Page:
The one month suspension handed out to Canadian Olympian Alec Page after a doping violation at the 2014 Canadian national championship meet was relatively minor; the totality of the punishment, however, was not.
Page will be removed from the 2014 Commonwealth Games and Pan Pac Championships rosters, Swimming Canada said in a statement on Monday afternoon. This is the result of testing positive for Probenecid on April 5th: a banned masking agent (read more here).
“Swimming Canada respects the decision of the Canadian Centre for Ethics in Sport to suspend national team athlete Alec Page for one month due to an anti-doping rule violation,” the statement reads.
Page agreed to accept a one month ban, but as part of that ban he was also stripped of his results from the 2014 National Championship meet. According to the statement: “Because Page voluntarily agreed to the suspension, the World Anti-Doping Agency (WADA) code automatically disqualified his results, therefore Page must be removed from the national team for both events.”
According to Swimming Canada, the Canadian Center for Ethics in Sports, which administers doping violations in Canada, “found Page’s degree of fault for the violation low,” resulting in the limited suspension length.
“Anti-doping regulations are in place to ensure a level playing field for all athletes and we are committed to the enforcement and support of the Canadian Anti-Doping Program (CADP),” said Swimming Canada CEO Ahmed El-Awadi. “At the same time, it’s clear Alec did not intend to cheat and that the presence of trace amounts of this substance was inadvertent. A reduced ban was appropriate in this case and allows Alec to continue pursuing his career as one of Canada’s most talented young swimmers. He is a young man of outstanding character and we look forward to him representing Canada again in the future.”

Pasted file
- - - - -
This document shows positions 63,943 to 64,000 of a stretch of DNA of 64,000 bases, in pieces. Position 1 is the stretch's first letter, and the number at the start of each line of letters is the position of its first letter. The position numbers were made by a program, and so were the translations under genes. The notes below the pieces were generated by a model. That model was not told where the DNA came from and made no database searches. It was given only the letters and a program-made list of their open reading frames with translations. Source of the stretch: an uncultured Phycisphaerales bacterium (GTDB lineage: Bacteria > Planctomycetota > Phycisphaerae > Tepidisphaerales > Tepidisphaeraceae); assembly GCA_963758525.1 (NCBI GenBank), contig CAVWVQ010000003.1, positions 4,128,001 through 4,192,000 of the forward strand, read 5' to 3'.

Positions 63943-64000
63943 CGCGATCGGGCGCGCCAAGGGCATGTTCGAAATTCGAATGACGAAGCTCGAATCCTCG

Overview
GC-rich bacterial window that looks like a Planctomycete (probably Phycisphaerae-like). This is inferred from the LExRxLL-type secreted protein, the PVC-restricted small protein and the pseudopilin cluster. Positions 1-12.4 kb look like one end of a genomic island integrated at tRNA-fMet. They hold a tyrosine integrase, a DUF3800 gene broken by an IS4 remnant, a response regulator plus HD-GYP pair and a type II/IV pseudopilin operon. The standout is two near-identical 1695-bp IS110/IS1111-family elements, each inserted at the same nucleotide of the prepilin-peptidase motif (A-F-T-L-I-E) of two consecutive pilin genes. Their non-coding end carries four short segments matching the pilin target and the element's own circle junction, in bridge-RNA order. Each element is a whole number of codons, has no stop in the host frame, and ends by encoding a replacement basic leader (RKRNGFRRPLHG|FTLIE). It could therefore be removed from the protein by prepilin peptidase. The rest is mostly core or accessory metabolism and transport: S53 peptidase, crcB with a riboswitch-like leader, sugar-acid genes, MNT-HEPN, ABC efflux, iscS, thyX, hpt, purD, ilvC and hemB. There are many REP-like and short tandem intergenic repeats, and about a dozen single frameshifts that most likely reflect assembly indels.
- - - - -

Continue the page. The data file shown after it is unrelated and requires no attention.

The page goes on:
Page’s specialties are the 200 fly and 400 IM, and he would have likely been a part of Canada’s 800 free relay as well.
“I’m very disappointed I will not be able to compete at the Commonwealth Games and Pan Pacific Championships this summer. I understand that there is a consequence associated with the risk of taking supplements. Even after consulting national experts and following the right guidelines, things like this can still happen,” Page said. “Needless to say this has been a difficult time but I am glad this predicament is over now and I can move on to focus on my upcoming races this summer. I love representing Canada and will continue to push forward and keep my focus on the 2016 Olympics in Rio.”